I also know Speaker Ryan has talked about his interest in tackling poverty. America is about giving everybody willing to work a hand up, and I’d welcome a serious discussion about strategies we can all support, like expanding tax cuts for low-income workers without kids.

But there are other areas where it’s been more difficult to find agreement over the last seven years — namely what role the government should play in making sure the system’s not rigged in favor of the wealthiest and biggest corporations. And here, the American people have a choice to make.

Date-  2/23/2016.

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THE CLASSROOM. #18.

PRESIDENT BARACK OBAMAS 2016 SOTUS.  
PT 5.


I believe a thriving private sector is the lifeblood of our economy.  I think there are outdated regulations that need to be changed, and there’s red tape that needs to be cut.  But after years of record corporate profits, working families won’t get more opportunity or bigger paychecks by letting big banks or big oil or hedge funds make their own rules at the expense of everyone else; or by allowing attacks on collective bargaining to go unanswered.

Food Stamp recipients didn’t cause the financial crisis; recklessness on Wall Street did.  Immigrants aren’t the reason wages haven’t gone up enough; those decisions are made in the boardrooms that too often put quarterly earnings over long-term returns.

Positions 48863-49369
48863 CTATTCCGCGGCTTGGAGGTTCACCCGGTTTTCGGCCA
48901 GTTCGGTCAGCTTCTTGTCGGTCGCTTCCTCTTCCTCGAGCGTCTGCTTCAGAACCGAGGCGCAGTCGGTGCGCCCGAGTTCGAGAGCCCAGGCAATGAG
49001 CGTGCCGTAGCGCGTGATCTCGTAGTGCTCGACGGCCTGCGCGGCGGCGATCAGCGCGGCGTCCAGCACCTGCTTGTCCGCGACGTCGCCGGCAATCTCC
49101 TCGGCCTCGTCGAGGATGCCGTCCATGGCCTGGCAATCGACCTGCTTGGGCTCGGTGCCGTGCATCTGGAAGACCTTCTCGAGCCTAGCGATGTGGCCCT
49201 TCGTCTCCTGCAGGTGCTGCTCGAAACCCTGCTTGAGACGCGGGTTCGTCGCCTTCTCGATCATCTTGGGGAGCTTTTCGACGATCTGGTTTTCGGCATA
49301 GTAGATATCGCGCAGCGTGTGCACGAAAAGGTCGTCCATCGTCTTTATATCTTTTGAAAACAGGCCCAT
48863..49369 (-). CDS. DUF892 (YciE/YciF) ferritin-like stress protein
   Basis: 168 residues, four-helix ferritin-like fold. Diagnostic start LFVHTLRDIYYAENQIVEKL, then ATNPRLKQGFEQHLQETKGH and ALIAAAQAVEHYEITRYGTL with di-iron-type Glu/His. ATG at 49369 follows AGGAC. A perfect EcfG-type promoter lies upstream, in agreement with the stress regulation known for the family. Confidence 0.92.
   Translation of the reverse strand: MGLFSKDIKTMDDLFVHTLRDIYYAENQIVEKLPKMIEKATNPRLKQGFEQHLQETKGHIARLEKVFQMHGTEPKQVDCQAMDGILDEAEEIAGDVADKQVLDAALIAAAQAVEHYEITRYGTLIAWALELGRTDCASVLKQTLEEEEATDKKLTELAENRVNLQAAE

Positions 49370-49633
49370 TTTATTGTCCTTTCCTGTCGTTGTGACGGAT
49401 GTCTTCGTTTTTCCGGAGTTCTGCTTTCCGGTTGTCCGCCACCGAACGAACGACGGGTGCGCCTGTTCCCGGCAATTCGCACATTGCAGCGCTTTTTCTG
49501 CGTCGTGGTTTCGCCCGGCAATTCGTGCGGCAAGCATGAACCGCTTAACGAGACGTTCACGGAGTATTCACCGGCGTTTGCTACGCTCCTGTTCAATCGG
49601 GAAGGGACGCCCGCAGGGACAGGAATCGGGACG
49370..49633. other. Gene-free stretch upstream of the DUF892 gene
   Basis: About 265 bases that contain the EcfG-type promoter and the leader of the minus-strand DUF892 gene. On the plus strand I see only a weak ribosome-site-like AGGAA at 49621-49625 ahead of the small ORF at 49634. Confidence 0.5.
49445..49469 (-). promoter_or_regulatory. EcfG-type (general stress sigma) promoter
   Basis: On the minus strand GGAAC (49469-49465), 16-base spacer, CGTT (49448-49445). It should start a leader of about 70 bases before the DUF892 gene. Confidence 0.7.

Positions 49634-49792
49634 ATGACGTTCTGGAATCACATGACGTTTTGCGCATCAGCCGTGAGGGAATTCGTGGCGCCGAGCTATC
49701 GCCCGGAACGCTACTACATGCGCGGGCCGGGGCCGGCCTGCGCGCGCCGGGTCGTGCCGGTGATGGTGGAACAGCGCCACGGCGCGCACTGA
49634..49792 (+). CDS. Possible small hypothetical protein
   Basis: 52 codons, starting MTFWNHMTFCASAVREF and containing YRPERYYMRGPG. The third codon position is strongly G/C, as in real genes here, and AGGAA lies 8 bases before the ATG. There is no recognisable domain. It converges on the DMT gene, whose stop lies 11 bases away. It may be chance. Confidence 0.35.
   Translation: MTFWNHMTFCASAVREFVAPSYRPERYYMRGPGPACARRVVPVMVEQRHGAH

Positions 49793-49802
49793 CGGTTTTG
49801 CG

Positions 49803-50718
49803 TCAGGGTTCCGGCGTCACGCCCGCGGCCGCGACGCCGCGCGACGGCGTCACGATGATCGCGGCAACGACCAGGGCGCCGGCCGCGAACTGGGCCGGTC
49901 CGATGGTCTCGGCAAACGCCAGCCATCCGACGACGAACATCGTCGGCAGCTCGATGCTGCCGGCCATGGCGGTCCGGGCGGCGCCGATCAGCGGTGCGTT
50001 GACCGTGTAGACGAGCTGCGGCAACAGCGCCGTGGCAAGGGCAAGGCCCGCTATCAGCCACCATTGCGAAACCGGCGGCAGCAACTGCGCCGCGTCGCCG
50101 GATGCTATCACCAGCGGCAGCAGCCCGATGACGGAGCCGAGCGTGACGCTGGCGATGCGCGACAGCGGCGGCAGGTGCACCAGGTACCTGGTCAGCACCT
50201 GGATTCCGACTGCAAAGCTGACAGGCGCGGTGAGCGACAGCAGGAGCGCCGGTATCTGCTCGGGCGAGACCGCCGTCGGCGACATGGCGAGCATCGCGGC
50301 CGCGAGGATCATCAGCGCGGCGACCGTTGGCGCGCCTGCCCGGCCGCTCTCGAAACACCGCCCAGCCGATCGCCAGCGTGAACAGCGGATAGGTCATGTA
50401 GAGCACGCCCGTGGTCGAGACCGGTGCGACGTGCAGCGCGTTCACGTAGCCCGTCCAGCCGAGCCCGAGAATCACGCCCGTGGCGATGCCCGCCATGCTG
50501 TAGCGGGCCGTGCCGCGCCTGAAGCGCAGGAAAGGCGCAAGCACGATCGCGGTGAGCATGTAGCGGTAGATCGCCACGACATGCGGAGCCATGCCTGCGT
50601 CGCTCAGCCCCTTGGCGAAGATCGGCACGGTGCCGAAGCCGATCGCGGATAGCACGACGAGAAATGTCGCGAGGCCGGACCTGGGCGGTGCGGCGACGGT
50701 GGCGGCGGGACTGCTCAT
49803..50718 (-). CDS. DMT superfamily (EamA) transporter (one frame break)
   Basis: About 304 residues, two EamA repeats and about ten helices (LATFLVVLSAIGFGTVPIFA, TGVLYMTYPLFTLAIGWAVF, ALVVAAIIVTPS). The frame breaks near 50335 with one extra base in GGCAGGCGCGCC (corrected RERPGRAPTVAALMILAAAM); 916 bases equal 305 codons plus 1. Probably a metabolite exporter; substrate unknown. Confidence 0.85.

It’s sure not the average family watching tonight that avoids paying taxes through offshore accounts.  In this new economy, workers and start-ups and small businesses need more of a voice, not less.  The rules should work for them.  And this year I plan to lift up the many businesses who’ve figured out that doing right by their workers ends up being good for their shareholders, their customers, and their communities, so that we can spread those best practices across America.

In fact, many of our best corporate citizens are also our most creative.  This brings me to the second big question we have to answer as a country:  how do we reignite that spirit of innovation to meet our biggest challenges?

Sixty years ago, when the Russians beat us into space, we didn’t deny Sputnik was up there.  We didn’t argue about the science, or shrink our research and development budget.  We built a space program almost overnight, and twelve years later, we were walking on the moon.


That spirit of discovery is in our DNA.  We’re Thomas Edison and the Wright Brothers and George Washington Carver.  We’re Grace Hopper and Katherine Johnson and Sally Ride.  We’re every immigrant and entrepreneur from Boston to Austin to Silicon Valley racing to shape a better world.  And over the past seven years, we’ve nurtured that spirit.

We’ve protected an open internet, and taken bold new steps to get more students and low-income Americans online.  We’ve launched next-generation manufacturing hubs, and online tools that give an entrepreneur everything he or she needs to start a business in a single day.

But we can do so much more.  Last year, Vice President Biden said that with a new moonshot, America can cure cancer.  Last month, he worked with this Congress to give scientists at the National Institutes of Health the strongest resources they’ve had in over a decade.  Tonight, I’m announcing a new national effort to get it done.  And because he’s gone to the mat for all of us, on so many issues over the past forty years, I’m putting Joe in charge of Mission Control.  For the loved ones we’ve all lost, for the family we can still save, let’s make America the country that cures cancer once and for all.